Natural Gas Companies Wary Of EPA Involvement In Fracturing Regulation; Natural Gas Sectors Nervous About EPA GHG Tailoring Rule

March 2010 Vol. 237 No. 3

Editor’s note: Due to an internal mistake March’s print edition of P&GJ included an out-of-date Government article. This is the article that was meant to appear.

The ExxonMobil purchase of XTO Energy has sparked new congressional interest in the environmental safety of horizontal shale gas drilling, a concern also lately exhibited by the Environmental Protection Agency (EPA) which has urged New York state to expand its analysis of the impact of shale gas drilling in the Marcellus Shale area. A House energy and environment subcommittee held hearings on the XTO sale Jan. 20 where the heads of both companies – ExxonMobil and XTO – said they had a problem with a new piece of congressional legislation requiring natural gas producers to disclose the chemicals they use when fracturing gas deposits in shale. Both men said they had no problem making the disclosure; however, they would oppose including that disclosure requirement in the Safe Drinking Water Act, a law enforced by the EPA.

That is what the Fracturing Responsibility and Awareness of Chemicals Act (FRAC ACT) would do. It was introduced in both the House and Senate last summer. Both Rex Tillerson, Chairman and CEO, ExxonMobil Corp. and Bob R. Simpson, Chairman of the Board and Founder, XTO Energy Inc., opposed the bill. Tillerson said he opposed EPA’s involvement because “the devil is always in the details.” Pressed by Rep. Diana DeGette (D-CO), one of the key sponsors, on what he meant, Tillerson expanded on his original statement by saying, “It means I don’t know how the EPA is going to enact or implement the regulation that you are promoting in your bill.” Neither the House nor the Senate has held hearings on the FRAC Act, much less has a vote been taken.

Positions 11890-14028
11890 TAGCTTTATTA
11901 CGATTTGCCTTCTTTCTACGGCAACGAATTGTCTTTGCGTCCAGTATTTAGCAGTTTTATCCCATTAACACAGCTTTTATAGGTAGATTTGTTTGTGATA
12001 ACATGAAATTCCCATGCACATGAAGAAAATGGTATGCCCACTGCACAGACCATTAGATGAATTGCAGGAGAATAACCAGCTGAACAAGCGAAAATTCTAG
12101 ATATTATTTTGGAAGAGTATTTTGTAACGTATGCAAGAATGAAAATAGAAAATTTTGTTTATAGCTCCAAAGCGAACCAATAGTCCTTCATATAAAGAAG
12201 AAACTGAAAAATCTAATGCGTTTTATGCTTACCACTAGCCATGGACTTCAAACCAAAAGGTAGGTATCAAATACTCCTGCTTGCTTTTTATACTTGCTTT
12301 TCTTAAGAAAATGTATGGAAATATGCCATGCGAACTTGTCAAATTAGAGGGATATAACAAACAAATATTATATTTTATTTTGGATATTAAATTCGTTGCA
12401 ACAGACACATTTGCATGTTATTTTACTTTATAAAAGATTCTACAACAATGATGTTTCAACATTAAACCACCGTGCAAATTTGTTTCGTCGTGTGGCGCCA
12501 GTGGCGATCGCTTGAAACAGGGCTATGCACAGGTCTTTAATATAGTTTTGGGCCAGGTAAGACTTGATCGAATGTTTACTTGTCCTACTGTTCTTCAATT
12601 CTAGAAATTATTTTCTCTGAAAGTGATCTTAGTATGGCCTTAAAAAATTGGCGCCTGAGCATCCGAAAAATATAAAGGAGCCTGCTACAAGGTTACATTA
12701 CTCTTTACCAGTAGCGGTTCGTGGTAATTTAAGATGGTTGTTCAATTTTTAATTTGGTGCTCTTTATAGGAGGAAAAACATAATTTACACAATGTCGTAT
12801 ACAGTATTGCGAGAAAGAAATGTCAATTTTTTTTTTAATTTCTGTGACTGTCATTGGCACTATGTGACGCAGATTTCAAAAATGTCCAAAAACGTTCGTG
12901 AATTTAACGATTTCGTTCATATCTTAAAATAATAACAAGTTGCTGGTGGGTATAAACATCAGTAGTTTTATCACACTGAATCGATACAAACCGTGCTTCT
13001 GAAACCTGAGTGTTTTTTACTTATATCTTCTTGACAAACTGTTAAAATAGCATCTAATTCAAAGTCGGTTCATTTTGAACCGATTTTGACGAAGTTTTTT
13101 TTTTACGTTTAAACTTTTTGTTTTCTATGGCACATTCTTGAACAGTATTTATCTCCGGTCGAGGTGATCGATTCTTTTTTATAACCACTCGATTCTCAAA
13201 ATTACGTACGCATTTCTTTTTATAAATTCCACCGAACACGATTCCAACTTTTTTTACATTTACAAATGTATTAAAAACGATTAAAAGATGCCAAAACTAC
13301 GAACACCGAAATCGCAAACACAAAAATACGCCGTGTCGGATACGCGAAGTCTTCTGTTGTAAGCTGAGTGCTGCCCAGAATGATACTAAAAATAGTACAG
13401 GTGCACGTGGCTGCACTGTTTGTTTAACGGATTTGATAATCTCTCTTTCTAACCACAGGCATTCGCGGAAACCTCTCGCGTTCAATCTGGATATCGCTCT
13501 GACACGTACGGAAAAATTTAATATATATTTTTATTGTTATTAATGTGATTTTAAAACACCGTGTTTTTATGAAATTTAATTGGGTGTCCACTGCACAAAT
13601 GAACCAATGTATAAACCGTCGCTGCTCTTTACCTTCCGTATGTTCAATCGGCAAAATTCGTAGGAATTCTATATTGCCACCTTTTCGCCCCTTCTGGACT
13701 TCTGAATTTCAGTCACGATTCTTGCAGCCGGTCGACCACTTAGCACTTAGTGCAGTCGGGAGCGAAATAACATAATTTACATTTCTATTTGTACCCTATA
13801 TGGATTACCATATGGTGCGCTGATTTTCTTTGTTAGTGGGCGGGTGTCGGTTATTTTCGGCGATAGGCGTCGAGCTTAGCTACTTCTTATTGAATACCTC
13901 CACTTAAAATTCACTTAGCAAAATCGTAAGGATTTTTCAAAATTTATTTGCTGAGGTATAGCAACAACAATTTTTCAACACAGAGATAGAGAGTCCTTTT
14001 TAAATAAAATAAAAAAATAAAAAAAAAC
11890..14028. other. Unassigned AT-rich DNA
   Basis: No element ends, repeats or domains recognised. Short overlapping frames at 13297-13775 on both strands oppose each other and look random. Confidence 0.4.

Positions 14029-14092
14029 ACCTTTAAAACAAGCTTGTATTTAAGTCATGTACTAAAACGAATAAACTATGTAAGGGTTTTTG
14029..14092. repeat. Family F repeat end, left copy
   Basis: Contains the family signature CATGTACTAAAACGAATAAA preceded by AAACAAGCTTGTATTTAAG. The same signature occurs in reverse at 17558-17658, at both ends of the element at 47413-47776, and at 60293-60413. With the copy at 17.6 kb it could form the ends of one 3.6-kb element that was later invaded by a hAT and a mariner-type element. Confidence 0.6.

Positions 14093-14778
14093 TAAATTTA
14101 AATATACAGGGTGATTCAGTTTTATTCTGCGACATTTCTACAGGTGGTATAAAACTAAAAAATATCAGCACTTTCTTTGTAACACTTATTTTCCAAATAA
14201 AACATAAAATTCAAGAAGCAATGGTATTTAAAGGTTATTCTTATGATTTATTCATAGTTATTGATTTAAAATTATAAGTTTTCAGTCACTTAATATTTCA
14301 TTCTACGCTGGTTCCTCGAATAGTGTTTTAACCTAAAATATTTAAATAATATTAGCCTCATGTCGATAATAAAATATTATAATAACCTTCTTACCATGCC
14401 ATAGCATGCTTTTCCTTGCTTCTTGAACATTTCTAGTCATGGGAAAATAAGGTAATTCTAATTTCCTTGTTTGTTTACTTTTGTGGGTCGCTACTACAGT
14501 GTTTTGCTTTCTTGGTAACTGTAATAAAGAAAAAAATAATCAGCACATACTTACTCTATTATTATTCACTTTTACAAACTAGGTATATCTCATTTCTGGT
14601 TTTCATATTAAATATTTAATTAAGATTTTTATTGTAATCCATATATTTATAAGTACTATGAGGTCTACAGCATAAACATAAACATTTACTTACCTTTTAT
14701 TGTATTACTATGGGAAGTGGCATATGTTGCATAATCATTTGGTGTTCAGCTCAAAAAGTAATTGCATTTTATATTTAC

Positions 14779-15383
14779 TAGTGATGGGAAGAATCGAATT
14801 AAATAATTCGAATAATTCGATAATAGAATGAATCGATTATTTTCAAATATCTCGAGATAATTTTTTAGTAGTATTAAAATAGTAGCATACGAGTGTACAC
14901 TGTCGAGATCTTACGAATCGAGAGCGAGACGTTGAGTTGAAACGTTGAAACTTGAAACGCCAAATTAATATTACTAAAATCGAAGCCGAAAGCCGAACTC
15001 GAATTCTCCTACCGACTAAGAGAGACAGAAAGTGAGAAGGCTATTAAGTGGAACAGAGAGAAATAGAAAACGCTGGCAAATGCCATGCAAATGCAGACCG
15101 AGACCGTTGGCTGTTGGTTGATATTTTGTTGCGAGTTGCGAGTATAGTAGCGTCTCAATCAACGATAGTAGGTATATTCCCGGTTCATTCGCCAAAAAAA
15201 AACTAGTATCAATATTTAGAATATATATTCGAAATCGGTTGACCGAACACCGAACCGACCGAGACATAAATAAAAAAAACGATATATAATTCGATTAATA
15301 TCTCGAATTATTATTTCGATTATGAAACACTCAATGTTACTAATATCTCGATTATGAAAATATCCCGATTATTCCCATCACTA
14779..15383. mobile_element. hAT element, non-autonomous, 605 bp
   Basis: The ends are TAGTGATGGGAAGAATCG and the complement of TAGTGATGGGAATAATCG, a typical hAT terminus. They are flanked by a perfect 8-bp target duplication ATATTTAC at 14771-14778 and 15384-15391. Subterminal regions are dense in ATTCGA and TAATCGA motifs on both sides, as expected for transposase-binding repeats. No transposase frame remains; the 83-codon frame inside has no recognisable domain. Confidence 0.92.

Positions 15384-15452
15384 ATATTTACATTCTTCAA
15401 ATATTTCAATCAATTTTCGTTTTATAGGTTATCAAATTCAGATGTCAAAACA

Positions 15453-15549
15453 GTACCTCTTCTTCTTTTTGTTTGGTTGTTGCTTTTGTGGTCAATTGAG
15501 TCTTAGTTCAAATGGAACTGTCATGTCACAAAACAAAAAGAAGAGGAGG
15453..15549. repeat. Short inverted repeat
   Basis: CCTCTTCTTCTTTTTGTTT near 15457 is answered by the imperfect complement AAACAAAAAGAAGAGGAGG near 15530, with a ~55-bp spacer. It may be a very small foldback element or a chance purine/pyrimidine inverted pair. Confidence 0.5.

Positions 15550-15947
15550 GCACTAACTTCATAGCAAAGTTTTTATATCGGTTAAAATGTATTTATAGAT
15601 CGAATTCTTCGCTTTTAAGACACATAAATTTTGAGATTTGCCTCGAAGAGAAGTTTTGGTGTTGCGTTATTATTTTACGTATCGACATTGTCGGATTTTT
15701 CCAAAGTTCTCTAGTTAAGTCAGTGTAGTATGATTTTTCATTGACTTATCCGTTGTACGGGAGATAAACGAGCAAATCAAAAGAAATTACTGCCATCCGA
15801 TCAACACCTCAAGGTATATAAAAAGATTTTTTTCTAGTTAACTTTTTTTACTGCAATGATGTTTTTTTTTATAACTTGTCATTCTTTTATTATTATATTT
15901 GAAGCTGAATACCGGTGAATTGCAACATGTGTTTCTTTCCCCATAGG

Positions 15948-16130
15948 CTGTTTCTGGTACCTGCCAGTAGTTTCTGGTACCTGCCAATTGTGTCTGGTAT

The back-and-forth between DeGette and Tillerson is important because ExxonMobil insisted that a clause be put in the contract allowing it to cancel the deal if Congress passes a law making hydraulic fracturing “illegal or commercially impracticable.” Neither Tillerson nor Simpson said the DeGette bill would do that, but Tillerson clearly implied that EPA regulatory involvement in hydraulic fracturing could be a problem.

Any congressional legislation seen as hamstringing new shale gas development would be a crimp in some pipeline expansions, undoubtedly. For example, Texas Eastern has announced two separate projects in anticipation of bountiful Marcellus shale gas. One expansion project could handle 300 MMcf/d, the second 500 MMcf/d. According to Spectra Energy Corp. (which owns Texas Eastern) spokeswoman Wendy Olson, Marcellus gas would account for 80% of the first project’s contracts and “a significant amount” in the second instance.

The production of Marcellus gas in New York state is already a red-hot political issue there.